Things to Know About Importing to Duke
The Office of Export Controls can also help answer questions you may have about importing research materials to Duke. Here's some basic things to keep in mind:
- All physical items entering the U.S. from overseas will require clearance by U.S. Customs.
- Depending on the commodity classification code (HTS) and/or $ value, a formal entry may be required. This generally requires more paperwork and is handled by a licensed customs broker.
- If a formal entry is required there will also be paperwork and information required from both shipper (exporter) and receiver (importer).
- In order to clear goods/materials on Duke's behalf, a licensed customs broker must have a Power-of-Attorney (POA) on file that is signed by the Office of Export Controls. Please contact us if you are being asked to provide a signed POA.
- Duke's nominated licensed customs broker is Waters Shipping Co. (see below). Duke has a permanent POA on file with them.
- In addition to Customs there are many other U.S. agencies that regulate the import of certain materials into the U.S. (see below). Not only do these agencies have their own processes for physical inspection of the goods/materials upon arrival, often times they will require you to obtain an import permit. Contact us if you need assistance with import permit applications or are unsure about whether you need to apply for one.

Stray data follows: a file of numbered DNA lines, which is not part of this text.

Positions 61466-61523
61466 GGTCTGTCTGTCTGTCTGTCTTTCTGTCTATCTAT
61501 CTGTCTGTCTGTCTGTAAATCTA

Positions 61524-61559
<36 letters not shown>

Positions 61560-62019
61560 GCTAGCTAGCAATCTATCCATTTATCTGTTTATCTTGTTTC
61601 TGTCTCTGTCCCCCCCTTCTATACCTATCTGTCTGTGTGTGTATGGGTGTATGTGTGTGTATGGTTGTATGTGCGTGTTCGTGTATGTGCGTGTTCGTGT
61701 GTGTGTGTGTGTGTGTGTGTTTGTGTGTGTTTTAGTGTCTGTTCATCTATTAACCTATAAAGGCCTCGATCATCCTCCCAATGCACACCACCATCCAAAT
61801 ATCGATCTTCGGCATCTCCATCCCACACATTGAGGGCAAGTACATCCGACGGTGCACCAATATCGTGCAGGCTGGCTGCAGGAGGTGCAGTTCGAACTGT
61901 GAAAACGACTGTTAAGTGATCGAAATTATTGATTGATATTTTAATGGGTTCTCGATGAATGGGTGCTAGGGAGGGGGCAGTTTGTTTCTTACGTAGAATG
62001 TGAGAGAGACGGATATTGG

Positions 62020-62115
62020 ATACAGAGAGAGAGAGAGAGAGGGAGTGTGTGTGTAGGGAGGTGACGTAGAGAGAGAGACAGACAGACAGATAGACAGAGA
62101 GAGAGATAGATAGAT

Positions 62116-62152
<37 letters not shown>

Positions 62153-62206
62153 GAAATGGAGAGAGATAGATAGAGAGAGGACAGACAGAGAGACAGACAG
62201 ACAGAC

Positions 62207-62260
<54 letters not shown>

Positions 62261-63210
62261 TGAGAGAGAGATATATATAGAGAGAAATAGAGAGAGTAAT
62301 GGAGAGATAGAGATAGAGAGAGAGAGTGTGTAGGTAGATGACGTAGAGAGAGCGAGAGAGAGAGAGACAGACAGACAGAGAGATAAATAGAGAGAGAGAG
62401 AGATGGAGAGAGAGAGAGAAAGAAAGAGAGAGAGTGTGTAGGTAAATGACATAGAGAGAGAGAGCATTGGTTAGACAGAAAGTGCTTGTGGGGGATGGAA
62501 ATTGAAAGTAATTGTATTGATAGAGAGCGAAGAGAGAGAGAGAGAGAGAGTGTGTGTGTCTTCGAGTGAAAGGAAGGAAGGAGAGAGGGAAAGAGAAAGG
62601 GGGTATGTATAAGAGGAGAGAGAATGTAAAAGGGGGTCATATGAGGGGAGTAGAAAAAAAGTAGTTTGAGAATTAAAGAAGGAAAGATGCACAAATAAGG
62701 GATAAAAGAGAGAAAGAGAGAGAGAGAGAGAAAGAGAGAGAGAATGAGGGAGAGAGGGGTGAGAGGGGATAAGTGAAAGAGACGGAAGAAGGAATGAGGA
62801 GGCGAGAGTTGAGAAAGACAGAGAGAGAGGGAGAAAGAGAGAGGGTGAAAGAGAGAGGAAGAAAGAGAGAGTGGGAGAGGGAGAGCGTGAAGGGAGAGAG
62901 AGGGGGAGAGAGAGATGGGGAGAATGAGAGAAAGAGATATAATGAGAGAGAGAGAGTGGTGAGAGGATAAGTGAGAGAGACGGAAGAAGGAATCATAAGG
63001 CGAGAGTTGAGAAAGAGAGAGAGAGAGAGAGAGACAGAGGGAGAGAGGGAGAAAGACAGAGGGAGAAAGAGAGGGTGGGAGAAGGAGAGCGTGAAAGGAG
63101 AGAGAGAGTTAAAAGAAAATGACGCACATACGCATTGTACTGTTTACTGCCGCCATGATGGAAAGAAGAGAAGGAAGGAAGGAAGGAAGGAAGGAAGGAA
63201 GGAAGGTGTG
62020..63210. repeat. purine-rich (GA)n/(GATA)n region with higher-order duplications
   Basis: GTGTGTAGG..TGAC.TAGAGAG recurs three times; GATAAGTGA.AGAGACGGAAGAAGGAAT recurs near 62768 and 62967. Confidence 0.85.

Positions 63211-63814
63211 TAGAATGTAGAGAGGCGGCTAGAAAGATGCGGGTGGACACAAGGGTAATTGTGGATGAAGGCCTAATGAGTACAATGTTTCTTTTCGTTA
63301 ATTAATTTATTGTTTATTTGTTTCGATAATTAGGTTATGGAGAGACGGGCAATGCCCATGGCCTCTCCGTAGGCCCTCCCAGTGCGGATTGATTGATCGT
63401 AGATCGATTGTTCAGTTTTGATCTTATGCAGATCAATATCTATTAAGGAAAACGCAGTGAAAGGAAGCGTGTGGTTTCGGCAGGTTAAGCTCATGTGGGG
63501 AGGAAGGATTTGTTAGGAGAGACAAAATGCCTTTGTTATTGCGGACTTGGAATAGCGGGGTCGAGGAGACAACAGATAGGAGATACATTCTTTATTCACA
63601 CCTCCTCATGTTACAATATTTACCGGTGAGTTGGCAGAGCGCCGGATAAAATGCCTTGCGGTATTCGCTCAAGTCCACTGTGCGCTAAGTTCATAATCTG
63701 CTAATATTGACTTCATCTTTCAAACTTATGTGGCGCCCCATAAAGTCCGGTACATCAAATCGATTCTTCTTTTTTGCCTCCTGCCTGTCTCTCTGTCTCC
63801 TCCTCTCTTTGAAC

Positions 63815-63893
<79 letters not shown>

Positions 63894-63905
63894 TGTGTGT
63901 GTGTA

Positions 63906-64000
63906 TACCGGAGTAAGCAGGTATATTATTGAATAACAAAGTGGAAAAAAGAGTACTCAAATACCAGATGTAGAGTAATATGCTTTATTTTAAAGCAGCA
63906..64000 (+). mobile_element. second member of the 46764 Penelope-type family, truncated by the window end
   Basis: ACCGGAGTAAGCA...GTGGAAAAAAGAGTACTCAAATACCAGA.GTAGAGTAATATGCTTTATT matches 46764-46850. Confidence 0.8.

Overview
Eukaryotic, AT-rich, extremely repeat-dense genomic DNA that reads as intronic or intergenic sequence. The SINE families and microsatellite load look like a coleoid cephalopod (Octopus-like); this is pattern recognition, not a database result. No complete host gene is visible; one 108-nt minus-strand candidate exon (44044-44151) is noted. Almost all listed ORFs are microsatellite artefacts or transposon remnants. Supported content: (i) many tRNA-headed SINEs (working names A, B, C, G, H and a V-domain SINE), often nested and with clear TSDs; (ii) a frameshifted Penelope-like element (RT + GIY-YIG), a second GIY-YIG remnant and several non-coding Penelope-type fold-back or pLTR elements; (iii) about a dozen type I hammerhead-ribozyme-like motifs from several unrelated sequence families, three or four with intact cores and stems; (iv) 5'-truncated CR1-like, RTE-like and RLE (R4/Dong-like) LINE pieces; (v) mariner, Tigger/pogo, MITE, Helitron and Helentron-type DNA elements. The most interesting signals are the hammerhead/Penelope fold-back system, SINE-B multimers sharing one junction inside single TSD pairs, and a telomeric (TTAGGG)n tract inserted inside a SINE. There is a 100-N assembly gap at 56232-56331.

Special Note for Foreign Fieldwork: If you are traveling aboard for fieldwork and intend to return to the U.S. with field samples, keep in mind that you are both exporting from the country where your field work takes place and importing the materials into the U.S. This applies even if you are hand-carrying the materials. Be sure to research any foreign export requirements well in advance. You may even need to obtain a collection permit from the host country's appropriate authority. Bottom line: Plan ahead!
Duke University's Nominated Customs Broker:
Waters Shipping Company
2307 Burnett Blvd
Wilmington, N.C. 28401
Other Federal Agencies That Regulate US Imports:
APHIS (Requires permits for plant/animal pathogens and other plant/animal-related materials)
CDC (Requires permits for materials containing biological agents infectious to humans – includes live animals and their products)
Fish & Wildlife (Requires permits for endangered/protected species of plant & animal wildlife)
FDA (Inspects certain food & drug materials upon entry - prior notice sometimes required)
EPA (Certification for certain toxic chemicals may be required upon entry)
OFAC (Enforces embargoes and sanctions on specific countries/entities)
ATF (Licenses required for munitions and related items permanently imported)
DDTC (Licenses required for military & defense-related items)